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Phylogenetic analysis of the Kinesin superfamily from physcomitrella.

Shen Z, Collatos AR, Bibeau JP, Furt F, Vidali L - Front Plant Sci (2012)

Bottom Line: We found a remarkable conservation of families and subfamily classes with Arabidopsis, which is important for future comparative analysis of function.Some of the families, such as kinesins 14s are composed of fewer members in moss, while other families, such as the kinesin 12s are greatly expanded.To improve the comparison between species, and to simplify communication between research groups, we propose a classification of subfamilies based on our phylogenetic analysis.

View Article: PubMed Central - PubMed

Affiliation: Department of Biology and Biotechnology, Worcester Polytechnic Institute Worcester, MA, USA.

ABSTRACT
Kinesins are an ancient superfamily of microtubule dependent motors. They participate in an extensive and diverse list of essential cellular functions, including mitosis, cytokinesis, cell polarization, cell elongation, flagellar development, and intracellular transport. Based on phylogenetic relationships, the kinesin superfamily has been subdivided into 14 families, which are represented in most eukaryotic phyla. The functions of these families are sometimes conserved between species, but important variations in function across species have been observed. Plants possess most kinesin families including a few plant specific families. With the availability of an ever increasing number of genome sequences from plants, it is important to document the complete complement of kinesins present in a given organism. This will help develop a molecular framework to explore the function of each family using genetics, biochemistry, and cell biology. The moss Physcomitrella patens has emerged as a powerful model organism to study gene function in plants, which makes it a key candidate to explore complex gene families, such as the kinesin superfamily. Here we report a detailed phylogenetic characterization of the 71 kinesins of the kinesin superfamily in Physcomitrella. We found a remarkable conservation of families and subfamily classes with Arabidopsis, which is important for future comparative analysis of function. Some of the families, such as kinesins 14s are composed of fewer members in moss, while other families, such as the kinesin 12s are greatly expanded. To improve the comparison between species, and to simplify communication between research groups, we propose a classification of subfamilies based on our phylogenetic analysis.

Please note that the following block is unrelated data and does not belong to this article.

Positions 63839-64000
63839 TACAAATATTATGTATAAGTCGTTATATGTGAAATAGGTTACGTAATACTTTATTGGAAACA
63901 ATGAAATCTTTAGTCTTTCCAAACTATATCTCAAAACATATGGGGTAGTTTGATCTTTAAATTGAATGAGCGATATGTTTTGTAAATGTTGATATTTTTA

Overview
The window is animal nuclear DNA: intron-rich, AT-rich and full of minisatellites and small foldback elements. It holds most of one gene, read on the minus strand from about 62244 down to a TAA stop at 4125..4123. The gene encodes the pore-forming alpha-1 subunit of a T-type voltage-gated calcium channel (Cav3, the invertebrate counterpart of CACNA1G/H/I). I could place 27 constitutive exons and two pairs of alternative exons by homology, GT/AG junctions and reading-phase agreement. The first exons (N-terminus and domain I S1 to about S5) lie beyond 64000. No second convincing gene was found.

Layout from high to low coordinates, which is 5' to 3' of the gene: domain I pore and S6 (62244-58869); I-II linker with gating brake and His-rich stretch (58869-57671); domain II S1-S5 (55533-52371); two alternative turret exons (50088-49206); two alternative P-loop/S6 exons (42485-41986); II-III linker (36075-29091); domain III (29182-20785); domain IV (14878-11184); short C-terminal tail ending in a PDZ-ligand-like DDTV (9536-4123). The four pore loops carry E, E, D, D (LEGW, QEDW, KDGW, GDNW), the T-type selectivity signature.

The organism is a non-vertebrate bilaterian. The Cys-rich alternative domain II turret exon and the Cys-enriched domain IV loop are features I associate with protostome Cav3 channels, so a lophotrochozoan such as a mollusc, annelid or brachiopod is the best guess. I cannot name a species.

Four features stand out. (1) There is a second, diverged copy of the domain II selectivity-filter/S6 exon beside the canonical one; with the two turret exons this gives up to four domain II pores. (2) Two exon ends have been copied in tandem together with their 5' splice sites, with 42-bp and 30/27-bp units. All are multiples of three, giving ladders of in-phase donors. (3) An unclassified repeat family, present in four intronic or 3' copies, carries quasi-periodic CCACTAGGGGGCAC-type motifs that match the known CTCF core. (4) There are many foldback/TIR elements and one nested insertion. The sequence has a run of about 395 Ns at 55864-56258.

No MeSH data available.


Related in: MedlinePlus

Sub-region of the phylogenetic tree based on their motor domain showing kinesin 6s, 10s, 11s, and orphan kinesins. The amino acid sequences of the motor domain were aligned using ClustalW and the phylogenetic tree was constructed using the maximum likelihood method (PhyML) and a 1000 bootstrap resampling value. Numbers on the nodes show the statistical support of values above 50%. The scale shows the estimated branch length corresponding to the number of substitutions per site. The Physcomitrella numbers correspond to the Phypa number uniquely associated with each gene model (version 1.6) at cosmoss.org.